Last updated on April 20, 2014 at 8:20 EDT
Filaments in the Tarantula Nebula
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Filaments in the Tarantula Nebula

December 23, 2004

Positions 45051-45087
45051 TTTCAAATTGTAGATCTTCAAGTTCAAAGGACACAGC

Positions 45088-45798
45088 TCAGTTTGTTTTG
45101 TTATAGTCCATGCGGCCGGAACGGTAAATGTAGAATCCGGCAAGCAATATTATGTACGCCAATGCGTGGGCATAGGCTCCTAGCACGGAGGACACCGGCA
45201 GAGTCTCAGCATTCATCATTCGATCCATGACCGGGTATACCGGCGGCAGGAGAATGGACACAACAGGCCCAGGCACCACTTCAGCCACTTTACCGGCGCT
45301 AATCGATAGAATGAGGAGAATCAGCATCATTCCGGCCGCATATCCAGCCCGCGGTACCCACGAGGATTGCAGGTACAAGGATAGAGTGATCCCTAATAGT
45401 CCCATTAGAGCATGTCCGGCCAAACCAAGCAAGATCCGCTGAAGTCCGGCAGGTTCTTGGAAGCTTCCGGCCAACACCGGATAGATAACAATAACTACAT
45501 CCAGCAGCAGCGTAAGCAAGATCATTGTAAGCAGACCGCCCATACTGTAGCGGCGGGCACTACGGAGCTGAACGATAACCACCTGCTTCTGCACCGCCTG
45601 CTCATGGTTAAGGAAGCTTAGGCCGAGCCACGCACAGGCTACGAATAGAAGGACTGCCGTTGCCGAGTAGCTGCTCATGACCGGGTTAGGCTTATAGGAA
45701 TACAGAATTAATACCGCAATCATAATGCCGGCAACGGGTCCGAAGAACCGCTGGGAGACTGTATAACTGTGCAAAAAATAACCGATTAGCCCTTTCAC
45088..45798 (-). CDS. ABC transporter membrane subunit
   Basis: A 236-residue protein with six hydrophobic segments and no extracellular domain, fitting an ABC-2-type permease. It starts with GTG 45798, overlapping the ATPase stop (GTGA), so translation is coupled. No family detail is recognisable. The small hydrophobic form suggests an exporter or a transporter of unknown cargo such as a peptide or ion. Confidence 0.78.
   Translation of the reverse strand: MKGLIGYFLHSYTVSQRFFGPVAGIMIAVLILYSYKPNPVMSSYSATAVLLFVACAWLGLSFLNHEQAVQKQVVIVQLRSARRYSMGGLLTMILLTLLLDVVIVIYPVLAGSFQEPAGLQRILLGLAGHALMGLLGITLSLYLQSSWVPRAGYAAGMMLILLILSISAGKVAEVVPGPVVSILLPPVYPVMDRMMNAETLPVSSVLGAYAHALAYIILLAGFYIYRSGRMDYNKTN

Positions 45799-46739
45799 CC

The marvelous richness of the filament colors in the Tarantula Nebula is due to the varying conditions in the interstellar gas in this region. The red in these images is caused by emission of excited hydrogen atoms, the green shades correspond to emission from oxygen atoms from which two electrons ("doubly-ionized oxygen") have been "knocked off" by the energetic radiation of hot stars in the R136 cluster, that is located beyond the lower right corner of this photo. The intensity of this emission increases towards R136, explaining the yellowish color near the edge of the photo. A blue color is contributed by singly-ionized atoms of oxygen. Other atoms like nitrogen and sulfur at different levels of ionization also add to the emission of the nebula at specific wavelengths. The observed colors thus probe the physical condition of the emitting gas and the temperature of the star(s) that excite(s) it. The intricate appearance of the filaments is mostly a consequence of turbulence in the interstellar gas, of the magnetic fields, and of the energy input by the massive stars in the neighborhood.